Gay Pride Comes in All Sizes Around The World

As the world’s biggest gay
hotspots gear up to celebrate Gay Pride this month, lets not  overlook the small steps, smaller cities, states and countries are making as well.

Last month 3.5 million gathered in Sao Paulo for Gay Pride !
This month 1 million will gather in Toronto  and half a million will celebrate in Chicago !

2 small and short Gay prides took Moscow  by surprise last month.  Two Gay Pride “parades”  were held without arrests in Moscow, the first time the notoriously intolerant Russian authorities have not intervened since the inaugural attempt to hold the event in the capital in 2006.

The activists’ spokesman claimed that the absence of harrasment, beatings and detentions was due to their “military planning” rather than any kind of warming toward non-traditional orientation among officials.

Moscow riot police typically disperse such gatherings with brute force, emboldened by declarations from city Mayor Yury Luzhkov equating homosexuals with the devil. About 25 activists held a short demonstration, about 10 minutes,  on The Arbat, a pedestrian street lined with shops and cafes that is one of Moscow’s main tourist draws.

One of the world’s smallest queer coolspots: glacier-bound Greenland, which just a few weeks ago quietly marked a major LGBT milestone by pulling off its impressive Pride debut.

The May  Pride event in Nuuk, the capital, drew over a thousand participants — which may not seem like much, until you know that only 57,000 people actually live in Greenland. (Put another way, that’s like five and a half million Americans showing up for the first New York City Pride.) Reps from the country’s gay-friendly Democratic Party marched at the front of the parade, and Greenlanders of all ages and persuasions joined in, turning it into the second largest demonstration in the nation’s history.

It was a watershed day for Greenlandic gay history . “This was the first [LGBT] event that was widely publicized,” says Jesper Kunuk Egede, a Greenlander by birth, who, like many of his countrymen, now lives in Copenhagen. Despite a recent push toward full autonomy, Greenland is still officially part of the Kingdom of Denmark, and it’s here that many Greenlanders spend at least a few years away from their sparsely populated island.

Thanks to its relationship with Denmark (which pioneered registration of same-sex unions in 1989), Greenland was actually the fourth country in the world to establish a registered domestic partner law in 1996. Surprisingly, Egede says the law hasn’t necessarily translated into openness for Greenlandic gay couples. ” I know only of one couple who have actually had their same-sex union in Greenland,” he says. “But I’ve heard of others who were married in Denmark and moved to Greenland.”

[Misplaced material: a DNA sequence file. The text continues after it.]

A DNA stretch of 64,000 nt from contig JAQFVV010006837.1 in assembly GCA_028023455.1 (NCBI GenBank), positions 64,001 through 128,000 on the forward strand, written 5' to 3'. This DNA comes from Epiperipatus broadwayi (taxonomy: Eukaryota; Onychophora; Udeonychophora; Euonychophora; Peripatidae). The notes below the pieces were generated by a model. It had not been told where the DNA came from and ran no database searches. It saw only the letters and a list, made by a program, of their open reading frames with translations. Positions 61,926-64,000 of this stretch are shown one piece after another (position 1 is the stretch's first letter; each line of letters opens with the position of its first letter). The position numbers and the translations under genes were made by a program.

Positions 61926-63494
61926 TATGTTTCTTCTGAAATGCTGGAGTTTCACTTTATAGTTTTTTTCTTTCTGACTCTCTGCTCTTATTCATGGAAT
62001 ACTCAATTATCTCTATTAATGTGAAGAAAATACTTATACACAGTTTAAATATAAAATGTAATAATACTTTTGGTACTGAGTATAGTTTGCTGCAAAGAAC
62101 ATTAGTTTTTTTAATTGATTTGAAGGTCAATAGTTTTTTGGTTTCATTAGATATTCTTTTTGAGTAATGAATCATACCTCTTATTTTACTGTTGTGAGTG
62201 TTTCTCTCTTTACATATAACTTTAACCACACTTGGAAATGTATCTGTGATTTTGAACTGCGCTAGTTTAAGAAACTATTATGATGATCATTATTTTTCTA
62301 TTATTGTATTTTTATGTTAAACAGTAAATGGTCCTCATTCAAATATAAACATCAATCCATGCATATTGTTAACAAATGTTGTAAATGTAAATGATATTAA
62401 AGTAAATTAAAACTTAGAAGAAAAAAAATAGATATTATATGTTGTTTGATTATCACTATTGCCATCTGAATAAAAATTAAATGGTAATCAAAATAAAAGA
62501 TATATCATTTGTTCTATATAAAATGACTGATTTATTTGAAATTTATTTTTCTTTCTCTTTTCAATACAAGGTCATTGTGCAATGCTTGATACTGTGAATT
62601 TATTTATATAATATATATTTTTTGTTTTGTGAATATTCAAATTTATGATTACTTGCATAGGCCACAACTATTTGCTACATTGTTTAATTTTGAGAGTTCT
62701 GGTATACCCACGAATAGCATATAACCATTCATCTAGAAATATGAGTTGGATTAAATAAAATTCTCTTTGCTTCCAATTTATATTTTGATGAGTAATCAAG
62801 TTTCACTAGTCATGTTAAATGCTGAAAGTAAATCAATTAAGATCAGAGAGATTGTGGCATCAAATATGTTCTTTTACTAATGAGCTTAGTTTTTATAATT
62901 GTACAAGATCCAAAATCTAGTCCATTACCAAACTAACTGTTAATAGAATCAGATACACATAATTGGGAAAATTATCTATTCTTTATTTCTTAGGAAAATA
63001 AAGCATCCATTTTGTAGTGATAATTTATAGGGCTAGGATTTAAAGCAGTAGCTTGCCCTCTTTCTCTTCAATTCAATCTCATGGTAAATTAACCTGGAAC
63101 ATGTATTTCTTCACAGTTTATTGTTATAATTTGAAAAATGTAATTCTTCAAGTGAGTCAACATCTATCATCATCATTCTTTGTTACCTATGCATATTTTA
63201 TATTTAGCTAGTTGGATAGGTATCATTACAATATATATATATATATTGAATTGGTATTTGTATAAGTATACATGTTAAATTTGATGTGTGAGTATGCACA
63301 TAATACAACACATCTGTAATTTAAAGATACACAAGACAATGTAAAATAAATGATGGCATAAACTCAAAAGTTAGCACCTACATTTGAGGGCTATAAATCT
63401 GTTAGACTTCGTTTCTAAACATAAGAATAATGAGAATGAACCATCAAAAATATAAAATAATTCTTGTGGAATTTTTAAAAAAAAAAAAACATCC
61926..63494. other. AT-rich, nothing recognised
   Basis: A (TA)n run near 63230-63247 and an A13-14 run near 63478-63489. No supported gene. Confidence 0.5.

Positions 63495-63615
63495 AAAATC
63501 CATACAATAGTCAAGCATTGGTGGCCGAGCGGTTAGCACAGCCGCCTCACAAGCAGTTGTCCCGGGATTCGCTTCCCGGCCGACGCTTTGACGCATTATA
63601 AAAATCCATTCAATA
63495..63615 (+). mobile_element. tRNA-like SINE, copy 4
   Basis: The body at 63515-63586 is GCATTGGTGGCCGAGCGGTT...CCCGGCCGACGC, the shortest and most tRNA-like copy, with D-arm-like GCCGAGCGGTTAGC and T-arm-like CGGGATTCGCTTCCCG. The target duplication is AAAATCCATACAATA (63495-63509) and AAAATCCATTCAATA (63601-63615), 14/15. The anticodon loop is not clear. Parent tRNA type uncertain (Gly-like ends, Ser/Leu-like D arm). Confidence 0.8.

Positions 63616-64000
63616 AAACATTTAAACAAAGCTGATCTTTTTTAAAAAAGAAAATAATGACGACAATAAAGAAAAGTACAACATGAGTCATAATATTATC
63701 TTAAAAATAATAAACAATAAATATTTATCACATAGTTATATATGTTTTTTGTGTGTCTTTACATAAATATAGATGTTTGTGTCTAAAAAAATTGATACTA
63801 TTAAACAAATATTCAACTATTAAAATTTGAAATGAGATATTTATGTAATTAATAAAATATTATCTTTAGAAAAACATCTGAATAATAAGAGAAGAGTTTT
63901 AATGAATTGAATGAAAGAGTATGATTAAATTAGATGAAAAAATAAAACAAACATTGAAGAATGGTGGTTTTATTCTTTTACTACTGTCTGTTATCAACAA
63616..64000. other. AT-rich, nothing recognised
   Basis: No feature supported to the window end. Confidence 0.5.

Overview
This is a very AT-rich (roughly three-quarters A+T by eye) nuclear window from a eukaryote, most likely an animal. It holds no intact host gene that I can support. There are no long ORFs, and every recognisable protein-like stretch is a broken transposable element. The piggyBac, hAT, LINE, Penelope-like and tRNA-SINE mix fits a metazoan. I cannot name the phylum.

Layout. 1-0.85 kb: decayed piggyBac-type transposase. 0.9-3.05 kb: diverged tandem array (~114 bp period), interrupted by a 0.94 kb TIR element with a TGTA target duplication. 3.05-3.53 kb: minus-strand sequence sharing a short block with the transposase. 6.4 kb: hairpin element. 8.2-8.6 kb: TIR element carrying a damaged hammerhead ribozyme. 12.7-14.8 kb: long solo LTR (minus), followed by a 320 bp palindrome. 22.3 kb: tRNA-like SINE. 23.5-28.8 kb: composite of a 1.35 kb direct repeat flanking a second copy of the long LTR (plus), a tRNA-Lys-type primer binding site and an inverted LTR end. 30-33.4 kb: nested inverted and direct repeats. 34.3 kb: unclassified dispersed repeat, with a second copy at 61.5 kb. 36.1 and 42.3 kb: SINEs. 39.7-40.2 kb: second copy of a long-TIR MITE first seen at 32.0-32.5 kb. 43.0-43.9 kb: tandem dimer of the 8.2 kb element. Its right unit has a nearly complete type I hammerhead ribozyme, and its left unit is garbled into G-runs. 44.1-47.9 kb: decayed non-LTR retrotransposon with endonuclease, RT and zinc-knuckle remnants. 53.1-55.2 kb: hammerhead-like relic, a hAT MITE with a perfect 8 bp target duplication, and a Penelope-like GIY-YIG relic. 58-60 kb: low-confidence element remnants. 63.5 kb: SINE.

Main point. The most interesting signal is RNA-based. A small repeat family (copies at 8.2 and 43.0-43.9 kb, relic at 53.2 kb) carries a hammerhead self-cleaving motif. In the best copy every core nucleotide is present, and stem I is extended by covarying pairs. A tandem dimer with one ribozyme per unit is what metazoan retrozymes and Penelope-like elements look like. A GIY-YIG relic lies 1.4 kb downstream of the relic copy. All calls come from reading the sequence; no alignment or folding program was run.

IN BIG CITIES, we take Gay Pride for granted. We have to remember, just because we are out in large numbers for that one day, we have NO RIGHTS! And there are people who still hate us.

I applaud the marchers in Bratislava last month. About a thousand marchers in Slovakia’s first Gay Pride parade in Bratislava came under attack by several Neo-Nazi skinheads last month, which thwarted the event, despite the presence of approximately 200 (?)police to protect the marchers.

According to Slovakia Today, the gay rights supporters had come together for a festival they called “Rainbow Pride Bratislava 2010”.   Organizers were quick to defend themselves, saying that despite the parade being thwarted, their festival would continue through Saturday night and Sunday morning with a series of concerts.

Prior to the planned parade, extreme Neo-Naxis and some Catholic groups had tried to prevent the event. About 80 skinheads descended on the marchers, hurling stones, tear-gas cans, rocks and eggs.

The large police presence was mostly unable to protect the marchers from the attack, despite warnings that an attack was imminent and eight skinheads were eventually detained by police.  Eight? seriously? and you 200 Police??

Discrimination against GLBT people continues to this day, in ways that are both overt and subtle. We started this journey 40 years ago  and  there are far too many countries in the world where lesbians and gay are still oppressed and denied rights based upon their sexual orientations. Even here in the US – we still have no equal rights from our government!  We must continue to celebrate our diversity and stand up proud and be counted. And don’t stop until we have the equal human rights, we deserve.

While we celebrate pride as a world-wide gay community once a year, we need to live with pride and self-esteem as individuals all year around!

Happy  Pride!

New Gay Travel Guide